Elizabeth writes a letter to Descartes asking him to explain to her the relationship that there is between the soul, which is immaterial, and the body, which is material (Margaret A.: p16). She seeks this clarification particularly on the aspect that regards how the soul influences the body movements. This question comes following a claim that Descartes had made regarding the body and the soul (Gordon B. and Katherine J. : p17 -19). He had intimated that the body and the soul exist as single entities ad that each has autonomous function. This is found in the philosophy of the dualism.
The function of the brain was to think. The function of the body, on the other hand, was to show movements.it is for this reason that Elizabeth wonders then that if the body and the soul are independent, how comes that the soul can cause body movements! She trusted that the great philosopher of the time, Descartes, would have an explanation considering the matter. The body-soul relation was a concept that Elizabeth found impossible to comprehend. According to what she had already known from the metaphysics back ground is that movement of a physical body could only be effected by the action of another physical body (Margaret A.: p17). How the soul managed to cause the body movement despite it being immaterial was the mystery that Elizabeth thought that Descartes would provide answers.
The answers that Descartes give to Elizabeth are completely unsatisfactory in my own opinion. This is because of two major reasons. First, Descartes appears to avoid answering the question asked. To begin with, he acknowledges the difficulty that there is in trying to understand the relationship between the soul and the mind (Margaret A.: p13). He points out that in his previous writing, he gave explains that pertained to the sol individually and those that pertained to the body alone. He had not considered understanding how the two united. In this argument, it appears he is just trying to dodge the question. However, this truth is clearly illustrated when he introduces a new concept to explain the union between the soul and the body.
He comes up with the basic notions that he states that they should be defined in terms of their own (Margaret A.: p17). He states that the notion of sol is imagination, the notion of the body is extension and the notion of their union is sense. What Descartes meant with the concept of the notions was to let Elizabeth know that the explanation that he had given earlier with regard to the concept of the dualism could not be used to explain the union between the two. Therefore, each aspect had to be looked into itself on its own. However, this explanation did not help Elizabeth understand her concerns. It becomes so difficult for him to explain this concept to the extent that he tells her that the problem is that she is giving so much attention to the meditation (Margaret A.: p19). He even asks her to stop thinking so much on the meditations and instead on the sense that explains the notion of the union between the body and the soul (Margaret A.: p20).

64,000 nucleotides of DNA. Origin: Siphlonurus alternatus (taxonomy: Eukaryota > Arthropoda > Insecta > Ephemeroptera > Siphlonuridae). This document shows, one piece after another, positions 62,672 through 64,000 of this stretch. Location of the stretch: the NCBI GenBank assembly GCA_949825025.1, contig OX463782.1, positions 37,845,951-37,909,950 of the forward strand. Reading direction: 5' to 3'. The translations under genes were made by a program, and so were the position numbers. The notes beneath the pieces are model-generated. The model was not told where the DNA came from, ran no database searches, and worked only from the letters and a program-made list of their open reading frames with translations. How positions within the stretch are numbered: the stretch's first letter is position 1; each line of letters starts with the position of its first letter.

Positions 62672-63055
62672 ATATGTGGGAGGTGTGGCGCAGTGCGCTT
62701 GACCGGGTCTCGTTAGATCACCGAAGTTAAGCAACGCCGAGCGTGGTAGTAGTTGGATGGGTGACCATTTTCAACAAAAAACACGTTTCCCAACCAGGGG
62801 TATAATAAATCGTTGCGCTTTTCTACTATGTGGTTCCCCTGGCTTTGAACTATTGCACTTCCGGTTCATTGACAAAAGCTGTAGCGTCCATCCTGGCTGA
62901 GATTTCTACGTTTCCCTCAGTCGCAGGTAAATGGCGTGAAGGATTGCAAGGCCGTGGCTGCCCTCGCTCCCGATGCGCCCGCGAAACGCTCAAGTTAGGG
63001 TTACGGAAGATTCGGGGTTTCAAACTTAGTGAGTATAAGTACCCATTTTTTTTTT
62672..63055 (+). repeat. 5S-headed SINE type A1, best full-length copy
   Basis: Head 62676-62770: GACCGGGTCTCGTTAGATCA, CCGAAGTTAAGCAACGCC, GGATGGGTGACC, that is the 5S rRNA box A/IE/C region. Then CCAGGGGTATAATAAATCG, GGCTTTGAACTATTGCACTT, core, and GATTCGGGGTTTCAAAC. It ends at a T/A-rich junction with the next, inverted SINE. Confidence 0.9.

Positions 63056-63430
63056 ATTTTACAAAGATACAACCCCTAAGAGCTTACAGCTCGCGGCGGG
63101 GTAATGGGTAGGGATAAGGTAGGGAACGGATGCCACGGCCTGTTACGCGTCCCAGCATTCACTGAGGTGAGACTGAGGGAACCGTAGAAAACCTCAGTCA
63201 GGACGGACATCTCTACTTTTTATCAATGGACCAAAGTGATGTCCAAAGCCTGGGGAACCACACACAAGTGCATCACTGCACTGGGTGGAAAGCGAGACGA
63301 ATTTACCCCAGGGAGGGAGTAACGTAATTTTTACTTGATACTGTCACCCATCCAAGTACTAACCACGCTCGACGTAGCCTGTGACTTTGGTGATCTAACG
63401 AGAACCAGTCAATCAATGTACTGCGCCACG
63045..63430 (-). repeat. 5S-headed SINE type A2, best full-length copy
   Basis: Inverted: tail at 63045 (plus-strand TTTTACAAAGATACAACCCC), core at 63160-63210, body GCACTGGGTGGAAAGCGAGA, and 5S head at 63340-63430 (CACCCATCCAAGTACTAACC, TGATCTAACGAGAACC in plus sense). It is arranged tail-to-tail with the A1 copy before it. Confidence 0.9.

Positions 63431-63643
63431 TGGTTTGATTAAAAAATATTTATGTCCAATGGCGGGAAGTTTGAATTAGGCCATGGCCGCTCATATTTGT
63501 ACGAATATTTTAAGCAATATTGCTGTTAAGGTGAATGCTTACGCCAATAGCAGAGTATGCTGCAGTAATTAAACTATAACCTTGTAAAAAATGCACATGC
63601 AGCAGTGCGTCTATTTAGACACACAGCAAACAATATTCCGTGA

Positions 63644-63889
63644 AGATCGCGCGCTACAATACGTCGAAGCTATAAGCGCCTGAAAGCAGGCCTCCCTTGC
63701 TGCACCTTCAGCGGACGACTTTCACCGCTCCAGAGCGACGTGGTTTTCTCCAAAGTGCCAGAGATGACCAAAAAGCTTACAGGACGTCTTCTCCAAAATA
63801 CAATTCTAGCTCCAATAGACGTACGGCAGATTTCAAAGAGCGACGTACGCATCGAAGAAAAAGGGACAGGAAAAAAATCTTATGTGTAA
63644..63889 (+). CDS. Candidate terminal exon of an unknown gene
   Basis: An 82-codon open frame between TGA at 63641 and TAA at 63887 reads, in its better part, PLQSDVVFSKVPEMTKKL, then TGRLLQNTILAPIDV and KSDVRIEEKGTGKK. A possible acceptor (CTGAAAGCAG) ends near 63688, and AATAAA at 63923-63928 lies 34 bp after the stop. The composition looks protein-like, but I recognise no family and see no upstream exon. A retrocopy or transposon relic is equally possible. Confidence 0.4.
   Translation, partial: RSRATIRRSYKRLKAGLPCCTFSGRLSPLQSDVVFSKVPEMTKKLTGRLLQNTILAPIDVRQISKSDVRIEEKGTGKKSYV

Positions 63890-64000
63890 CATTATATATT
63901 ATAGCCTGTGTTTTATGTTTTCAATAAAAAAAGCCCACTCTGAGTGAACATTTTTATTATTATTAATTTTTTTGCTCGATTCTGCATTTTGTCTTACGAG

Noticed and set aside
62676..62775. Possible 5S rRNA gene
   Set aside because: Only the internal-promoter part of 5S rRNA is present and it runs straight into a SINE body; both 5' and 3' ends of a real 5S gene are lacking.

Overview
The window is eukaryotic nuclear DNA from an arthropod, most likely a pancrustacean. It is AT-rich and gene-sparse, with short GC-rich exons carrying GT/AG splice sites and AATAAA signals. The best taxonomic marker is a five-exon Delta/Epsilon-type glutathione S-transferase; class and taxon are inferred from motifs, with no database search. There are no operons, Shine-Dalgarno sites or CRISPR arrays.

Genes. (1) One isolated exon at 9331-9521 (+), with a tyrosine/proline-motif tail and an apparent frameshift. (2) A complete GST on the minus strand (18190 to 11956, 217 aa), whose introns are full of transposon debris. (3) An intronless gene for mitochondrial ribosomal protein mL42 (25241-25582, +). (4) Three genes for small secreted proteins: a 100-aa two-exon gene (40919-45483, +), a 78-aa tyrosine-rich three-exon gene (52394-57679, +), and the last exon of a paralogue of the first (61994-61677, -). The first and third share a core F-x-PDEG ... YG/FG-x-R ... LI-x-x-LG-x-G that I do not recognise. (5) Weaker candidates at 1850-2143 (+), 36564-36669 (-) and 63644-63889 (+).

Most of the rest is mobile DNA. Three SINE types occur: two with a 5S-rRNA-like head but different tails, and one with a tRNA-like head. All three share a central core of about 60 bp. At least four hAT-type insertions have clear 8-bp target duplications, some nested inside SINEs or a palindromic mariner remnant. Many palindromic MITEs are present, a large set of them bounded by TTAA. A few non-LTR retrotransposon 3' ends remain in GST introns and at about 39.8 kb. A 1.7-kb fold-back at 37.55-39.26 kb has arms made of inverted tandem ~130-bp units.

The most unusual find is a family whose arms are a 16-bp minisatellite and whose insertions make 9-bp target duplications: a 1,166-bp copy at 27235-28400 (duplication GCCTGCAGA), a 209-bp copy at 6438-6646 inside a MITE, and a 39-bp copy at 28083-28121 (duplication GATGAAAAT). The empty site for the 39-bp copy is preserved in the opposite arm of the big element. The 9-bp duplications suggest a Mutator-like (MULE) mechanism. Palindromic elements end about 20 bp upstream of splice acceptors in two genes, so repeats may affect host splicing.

The second reason that makes me say that the answers that Descartes gave Elizabeth were unsatisfactory is analysis of how Elizabeth reacts to the Descartes’s letters. According to Margaret A., (p15), Elizabeth asks Descartes not to praise her at the expense of telling her the truth that she needs to know. She comes out as a surprised at the incapacity of the philosopher in the delivery of her quest. She categorically states that she could find it easier to take soul to have matter than to understand how an immaterial substance such as the soul could move the material body (Margaret A.: p16). Disgusted by the answer from Descartes, she says that she would take the opinions given by him like friends that she does not intend to keep.
This means that not only did she find the answer from Descartes unsatisfactory, but also as unworthy. Descartes thinks that the reason why Elizabeth says such things is because he had not made an effort in explaining what he meant with the basic notions he had suggested in the letter. In the subsequent letter, he endeavors himself to explain in details what he meant (Margaret A.: p19). However, to his surprise, Elizabeth is not yet convinced. She says that despite what explanation Descartes has given so far, she still does not understand the manner in which the soul moves the body (Margaret A.: p21).
Atherton, Margaret. Women Philosophers of the Early Modern Period. Indianapolis: Hackett Pub. Co, 1994. Print.
Baker, Gordon P, and Katherine J. Morris. Decartes’ Dualism. London: Routledge, 2002. Print.
Elisabeth, Lisa Shapiro, and René Descartes. The Correspondence between Princess Elisabeth of Bohemia and René Descartes. Chicago: University of Chicago Press, 2007. Print.